“What is important is that we get honest about our addiction, and let go of the idea of controlling our behavior with our willpower or managing our lives without help.”
Sex Addicts Anonymous, page 25
Once, after a meeting, a person said to me, “Do you have any sense of sobriety at all?” This came as a shock, like a cold slap in the face, yet it was completely accurate. For weeks I had been acting out, under the delusion that I was fooling everyone and not hurting anyone. Of course, this belief is part of the illness.
When the statement was made, I realized I wasn’t fooling anyone. People knew what I was doing even though I was careful about covering my tracks. And I knew. I began to realize that the greatest deception was to myself. The lies I told myself were the basis of the destruction around me.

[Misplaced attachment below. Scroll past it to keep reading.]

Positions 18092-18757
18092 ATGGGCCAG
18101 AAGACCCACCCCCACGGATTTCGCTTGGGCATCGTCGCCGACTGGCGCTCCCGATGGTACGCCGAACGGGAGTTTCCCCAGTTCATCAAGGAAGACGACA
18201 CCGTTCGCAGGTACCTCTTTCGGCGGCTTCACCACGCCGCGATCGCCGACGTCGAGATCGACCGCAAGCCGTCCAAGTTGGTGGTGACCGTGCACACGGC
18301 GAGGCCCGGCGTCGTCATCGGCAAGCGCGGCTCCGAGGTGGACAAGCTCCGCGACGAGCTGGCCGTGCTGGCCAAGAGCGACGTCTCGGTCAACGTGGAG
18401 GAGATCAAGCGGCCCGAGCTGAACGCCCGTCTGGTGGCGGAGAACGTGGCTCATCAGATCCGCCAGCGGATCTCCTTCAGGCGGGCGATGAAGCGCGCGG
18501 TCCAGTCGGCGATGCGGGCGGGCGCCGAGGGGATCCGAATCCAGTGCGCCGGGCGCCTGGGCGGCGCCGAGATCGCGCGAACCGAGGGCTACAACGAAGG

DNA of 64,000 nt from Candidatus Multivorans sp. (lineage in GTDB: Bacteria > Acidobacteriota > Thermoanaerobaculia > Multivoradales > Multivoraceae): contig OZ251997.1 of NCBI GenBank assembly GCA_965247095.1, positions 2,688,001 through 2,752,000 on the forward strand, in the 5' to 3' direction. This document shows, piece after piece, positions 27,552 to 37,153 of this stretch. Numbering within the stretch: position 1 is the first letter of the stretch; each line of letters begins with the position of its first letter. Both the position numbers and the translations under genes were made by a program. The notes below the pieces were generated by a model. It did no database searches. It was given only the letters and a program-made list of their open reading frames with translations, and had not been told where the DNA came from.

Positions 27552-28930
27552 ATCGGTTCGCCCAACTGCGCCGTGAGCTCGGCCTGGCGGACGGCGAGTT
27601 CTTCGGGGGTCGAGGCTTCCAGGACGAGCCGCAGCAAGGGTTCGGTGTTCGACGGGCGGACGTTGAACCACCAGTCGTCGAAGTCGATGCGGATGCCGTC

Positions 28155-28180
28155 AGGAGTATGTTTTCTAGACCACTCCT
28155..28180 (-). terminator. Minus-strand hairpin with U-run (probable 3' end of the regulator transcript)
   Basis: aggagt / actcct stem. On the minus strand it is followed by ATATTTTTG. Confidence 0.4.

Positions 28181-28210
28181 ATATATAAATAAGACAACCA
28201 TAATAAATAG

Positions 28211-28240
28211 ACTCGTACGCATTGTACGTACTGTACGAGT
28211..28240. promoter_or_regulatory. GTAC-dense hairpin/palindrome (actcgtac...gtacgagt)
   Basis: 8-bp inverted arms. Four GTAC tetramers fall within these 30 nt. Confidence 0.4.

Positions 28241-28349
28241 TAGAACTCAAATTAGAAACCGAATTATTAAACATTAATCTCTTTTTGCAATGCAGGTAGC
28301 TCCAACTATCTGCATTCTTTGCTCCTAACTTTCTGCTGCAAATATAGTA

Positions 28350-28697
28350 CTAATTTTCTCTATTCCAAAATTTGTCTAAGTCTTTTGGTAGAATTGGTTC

I think back to this conversation often, and I am deeply grateful to that person. It could not have been easy to say, and I realize it was said out of love. A good friend is a person who gives that wakeup call, who makes that bold statement, who removes the glasses of deception. I’m so fortunate to be part of an organization that offers unconditional support, which can include uncomfortable honesty. Tough love is not a new concept, and it is vital to my recovery.
One of the gifts of attending meetings is that I get to witness honesty and, in turn, start to practice honesty in my life.
If I can be honest, I’m headed in the right direction.